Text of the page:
These findings build on the earlier work of St. Jude researchers and other investigators to understand how the bacterium moves out from the nose and spreads throughout the body. In the past decade, Tuomanen and others showed the bacteria carry a molecule on their surface that binds to a receptor on the endothelial cells lining blood vessels. The molecule, called phosphorylcholine, mimics an immune component known as a chemokine. Normally the body uses a small protein known as platelet-activating factor (PAF) to attract white blood cells to the PAF receptor. But when phosphorylcholine binds to PAFr on endothelial cells, the cells respond by ushering in the bacteria. Once inside, the bacteria cross into the cerebrospinal fluid.
This paper describes the first step in the assault on the brain. Investigators wanted to know how pneumococcus bacteria circulating in the blood sticks to the blood vessel walls. In 2005, a St. Jude team demonstrated a surface protein known as CbpA played a key role in allowing pneumococcus to move from the throat and lungs into the blood stream.
For the current study, the St. Jude investigators crushed blood vessel cells from both rodent and human brains and ran them over beads coated in the bacterial protein. A protein known as 37/67-kDa LR stuck to the beads.
The scientists traced the binding to a peptide 15 amino acids in length found in a bend of the CbpA protein. By changing just two amino acids, researchers blocked the pneumococcus bacteria from causing meningitis in mice.
Working with colleagues at the University of Nottingham in the United Kingdom, investigators located LR binding proteins on meningococcus and H. influenzae. In meningococcus, they were the outer membrane proteins PilQ and PorA. H. influenzae used a specialized membrane protein called a porin, in this case OmpP2.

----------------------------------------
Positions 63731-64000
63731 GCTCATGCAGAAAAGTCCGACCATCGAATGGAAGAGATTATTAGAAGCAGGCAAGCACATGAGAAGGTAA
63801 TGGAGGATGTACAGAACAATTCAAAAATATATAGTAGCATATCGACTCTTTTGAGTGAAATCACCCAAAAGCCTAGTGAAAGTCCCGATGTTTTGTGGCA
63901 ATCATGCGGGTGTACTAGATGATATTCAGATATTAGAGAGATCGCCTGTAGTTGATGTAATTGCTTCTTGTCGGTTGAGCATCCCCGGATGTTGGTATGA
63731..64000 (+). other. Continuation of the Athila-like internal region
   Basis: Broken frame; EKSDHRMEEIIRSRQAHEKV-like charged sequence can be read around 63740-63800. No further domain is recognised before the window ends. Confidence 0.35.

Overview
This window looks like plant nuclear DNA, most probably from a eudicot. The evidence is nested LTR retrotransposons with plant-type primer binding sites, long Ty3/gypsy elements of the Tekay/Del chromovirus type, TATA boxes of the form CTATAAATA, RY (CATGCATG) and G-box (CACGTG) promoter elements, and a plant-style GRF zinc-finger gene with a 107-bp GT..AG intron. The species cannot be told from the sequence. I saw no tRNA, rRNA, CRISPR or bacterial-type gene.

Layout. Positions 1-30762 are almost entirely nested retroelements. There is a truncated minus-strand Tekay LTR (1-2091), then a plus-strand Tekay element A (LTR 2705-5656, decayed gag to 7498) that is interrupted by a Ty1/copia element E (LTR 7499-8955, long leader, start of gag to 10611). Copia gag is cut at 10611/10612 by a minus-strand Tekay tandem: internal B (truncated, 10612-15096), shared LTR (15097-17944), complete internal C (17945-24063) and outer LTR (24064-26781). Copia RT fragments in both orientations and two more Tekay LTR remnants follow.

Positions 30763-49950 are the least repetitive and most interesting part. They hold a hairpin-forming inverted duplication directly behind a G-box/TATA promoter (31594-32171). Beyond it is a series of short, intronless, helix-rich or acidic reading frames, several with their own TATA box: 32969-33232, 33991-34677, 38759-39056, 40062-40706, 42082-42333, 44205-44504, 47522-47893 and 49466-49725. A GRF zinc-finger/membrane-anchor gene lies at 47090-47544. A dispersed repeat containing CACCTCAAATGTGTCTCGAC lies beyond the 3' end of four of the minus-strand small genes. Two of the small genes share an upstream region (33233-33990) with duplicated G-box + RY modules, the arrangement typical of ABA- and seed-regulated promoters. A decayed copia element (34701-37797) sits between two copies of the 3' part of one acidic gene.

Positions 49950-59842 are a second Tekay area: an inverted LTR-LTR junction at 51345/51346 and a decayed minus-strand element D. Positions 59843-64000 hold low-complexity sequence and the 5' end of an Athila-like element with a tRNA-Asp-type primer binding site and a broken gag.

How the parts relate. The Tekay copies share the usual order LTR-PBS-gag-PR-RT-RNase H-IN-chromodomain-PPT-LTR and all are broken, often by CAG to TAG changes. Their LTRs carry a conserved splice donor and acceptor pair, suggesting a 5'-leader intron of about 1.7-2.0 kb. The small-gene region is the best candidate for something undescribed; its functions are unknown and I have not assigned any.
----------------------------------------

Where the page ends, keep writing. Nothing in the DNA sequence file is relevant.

Bacterial binding to LR, the first step in developing meningitis, prompts the blood-brain barrier endothelial cells to make more PAFr. Such up-regulation made it easier for the phosphorylcholine on the bacteria to use endothelial cells as a portal into the brain. That is the second step in its journey from the blood into the brain.
Several laboratory and mouse studies underscored the LR’s role. In the laboratory, LR binding fell dramatically when researchers used versions of the three bacteria with the binding proteins either inactivated or missing.
When microspheres coated with either CbpA, PilQ or PorA were injected into mice, the beads attached rapidly and firmly to the endothelial cells lining blood vessels leading to the brain. The same beads coated with different proteins did not stick. In another experiment, CbpA adherence fell when mice were pre-treated with an antibody to LR.
“The findings suggest there is a common way to stop the bacteria responsible for the most common forms of meningitis,” Tuomanen said.
She added that researchers must still determine the biochemical signaling that makes it possible for the bacteria to find this particular LR.
Other St. Jude authors are Justin Thornton, PhD, and Beth Mann, Infectious Diseases; and Carlos Orihuela, PhD, formerly of St. Jude.
The research was supported in part by grants from the National Institutes of Health, the James Tudor Foundation and ALSAC.